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Celebrating a great day!

The Church of England's historic decision to allow women bishops is "a vital step forward in realigining the practices of the Church with the teachings of our scriptures", writes Baptist Regional Minister Phil Jump after attending the consecration of Libby Lane as the Bishop of Stockport   

Libby Lane223It was a privilege and a pleasure for me to attend the consecration of the Right Revd Libby Lane at York Minster. As one of the Presidents of Churches Together in Cheshire, I look forward to celebrating and supporting Libby’s ministry in the Diocese of Chester. I was delighted not only to represent the local Christian community, but also to be there as a representative of our Baptist Union.

As is the habit of the media, news reports seem dominated by the actions of one lone individual, who chose to interrupt the service, claiming that Libby’s consecration was “not in the Bible”.

As an unashamed evangelical, I must confess to being increasingly irritated by those who claim that the Church of England’s historic decision contradicts the teachings of our Scriptures. In reality it takes a vital step forward in realigning the practices of the Church with them.

There are of course those traditionalists who find it impossible to shake off their cultural and ecclesial attachments to male only leadership. It is an act of grace, and indeed mature witness, that the Church seeks to accommodate and include them. But to argue that the appointment of women to episcopal or indeed any other church office, contradicts the teachings of Scripture requires some serious intellectual gymnastics.

The overarching teachings and principles of the rest of the Bible require a complete re-interpretation in the light of four isolated sentences. These were written to individuals in quite specific circumstances, and even then require interpreting in a particular way if their “anti-women” stance is to be exclusively claimed. This is an approach which the famous preacher C.H. Spurgeon is reputed to have described as “using the Bible in the way a drunk uses a lamp-post – more for support than illumination.”

As an unashamed evangelical, I must confess to being increasingly irritated by those who claim that the Church of England’s historic decision contradicts the teachings of our Scriptures

The book of Genesis makes clear that the subjection of women to the authority of men is a consequence of the fall – a condition which the New Testament depicts as being restored through Christ. As God’s “New Creation,” his Church is called to model that original relationship between women and men, made together in the image of God; a Triune God in which each person is equal.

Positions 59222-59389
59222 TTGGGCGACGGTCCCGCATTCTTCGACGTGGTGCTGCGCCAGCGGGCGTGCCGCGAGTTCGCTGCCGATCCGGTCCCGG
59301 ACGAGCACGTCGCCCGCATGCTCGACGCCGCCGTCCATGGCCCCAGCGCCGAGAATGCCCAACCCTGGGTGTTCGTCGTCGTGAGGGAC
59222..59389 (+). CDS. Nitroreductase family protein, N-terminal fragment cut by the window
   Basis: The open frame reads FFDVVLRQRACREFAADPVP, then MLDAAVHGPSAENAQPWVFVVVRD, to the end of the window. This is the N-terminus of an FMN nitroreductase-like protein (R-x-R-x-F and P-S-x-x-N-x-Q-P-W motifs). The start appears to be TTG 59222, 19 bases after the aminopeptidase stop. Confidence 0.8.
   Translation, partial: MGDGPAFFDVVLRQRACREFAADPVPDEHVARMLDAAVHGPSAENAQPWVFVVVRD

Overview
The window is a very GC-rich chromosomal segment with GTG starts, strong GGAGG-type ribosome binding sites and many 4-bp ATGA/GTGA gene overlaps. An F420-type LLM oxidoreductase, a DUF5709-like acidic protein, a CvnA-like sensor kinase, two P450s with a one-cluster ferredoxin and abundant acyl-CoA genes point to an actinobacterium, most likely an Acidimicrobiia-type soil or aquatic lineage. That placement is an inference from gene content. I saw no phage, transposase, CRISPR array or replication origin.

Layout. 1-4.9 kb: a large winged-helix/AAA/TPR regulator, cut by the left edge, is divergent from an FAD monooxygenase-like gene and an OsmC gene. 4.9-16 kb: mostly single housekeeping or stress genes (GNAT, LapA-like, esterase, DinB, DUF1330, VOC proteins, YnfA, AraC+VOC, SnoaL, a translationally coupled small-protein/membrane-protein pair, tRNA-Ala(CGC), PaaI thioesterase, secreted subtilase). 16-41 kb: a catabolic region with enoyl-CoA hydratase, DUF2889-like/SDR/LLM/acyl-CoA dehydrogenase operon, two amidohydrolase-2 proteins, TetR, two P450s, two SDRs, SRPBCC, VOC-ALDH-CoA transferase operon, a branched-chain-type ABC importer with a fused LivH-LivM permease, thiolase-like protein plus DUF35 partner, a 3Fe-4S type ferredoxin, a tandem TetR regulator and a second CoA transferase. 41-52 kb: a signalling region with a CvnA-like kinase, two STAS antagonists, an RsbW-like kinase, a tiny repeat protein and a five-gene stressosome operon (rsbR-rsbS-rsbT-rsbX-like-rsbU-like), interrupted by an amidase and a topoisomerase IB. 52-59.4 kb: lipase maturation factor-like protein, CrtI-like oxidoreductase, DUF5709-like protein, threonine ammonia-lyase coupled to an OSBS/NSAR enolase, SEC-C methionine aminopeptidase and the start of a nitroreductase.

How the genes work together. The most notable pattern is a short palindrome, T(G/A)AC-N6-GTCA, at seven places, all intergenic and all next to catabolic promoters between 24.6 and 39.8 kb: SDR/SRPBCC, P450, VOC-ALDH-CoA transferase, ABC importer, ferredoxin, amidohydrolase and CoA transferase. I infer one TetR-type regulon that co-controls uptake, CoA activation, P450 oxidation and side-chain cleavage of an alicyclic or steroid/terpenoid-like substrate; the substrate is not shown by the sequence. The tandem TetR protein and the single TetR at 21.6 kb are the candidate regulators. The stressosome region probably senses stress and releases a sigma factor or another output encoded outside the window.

The prophet Amos anticipates this new community coming to life as God’s Spirit is “poured out on all flesh . . . .both men and women”. The fulfilment of this is announced by Peter on the day of Pentecost, prompting the Apostle Paul to later declare that “In Christ . . . there is no male or female.” Writing to a mixed-gender audience, both Peter and Paul make the counter-cultural statement “we are all heirs of Christ” – using a metaphor, drawn from that fallen world of male succession, to re-define the place of women in God’s new Kingdom.

If we are to maintain that this equality is “anti-Biblical” we are also required to ignore the several references to women in leadership within the New Testament, and indeed construct a model of “headship” that contradicts the words of Jesus from the Gospels, that no-one within his Church should “lord it over” others.

It also requires us to abandon the belief, particularly close to the hearts of Baptists, that the Mind of Christ is revealed through the discernment of his people. As the Archbishop went to some length in pointing out; this was a decision that was made and overwhelmingly supported through the deliberations and prayers of the Church of England’s councils and Synods. The coming together of God’s people, under the authority of Christ and his Word, to discern his will.

Our Scriptures explain to us that every aspect of our being is touched by the fall, so it is hardly surprising that human societies have conformed to this perception of male ascendency throughout history. And we must admit that, for many centuries, Christians allowed themselves to conform to the thinking of that world; it is less than 100 years since women were even allowed to vote. I would acknowledge that it is trends within wider society that have caused some of these prejudices to be re-examined, but when we have done so, those who are truly open to its message, have found the Bible to be overtly and predominantly supportive of a Church community in which women and men are equal in every way.

My hope and prayer is that Libby Lane will be, first and foremost, the person God has called and created her to be; that her place in relation to this historic milestone will always be secondary to that.

But this is a moment for those who are serious about living under the authority of God’s Word to speak in support, and not allow ourselves to be represented by those who are using it as a peg on which to hang their own prejudices.

The Revd Phil Jump is North Western Baptist Association Regional Minister Team Leader 

Picture: Still taken from the Church of England's Youtube film: The Bishop of Stockport - the Rt Revd Libby Lane


Baptist Times, 28/01/2015
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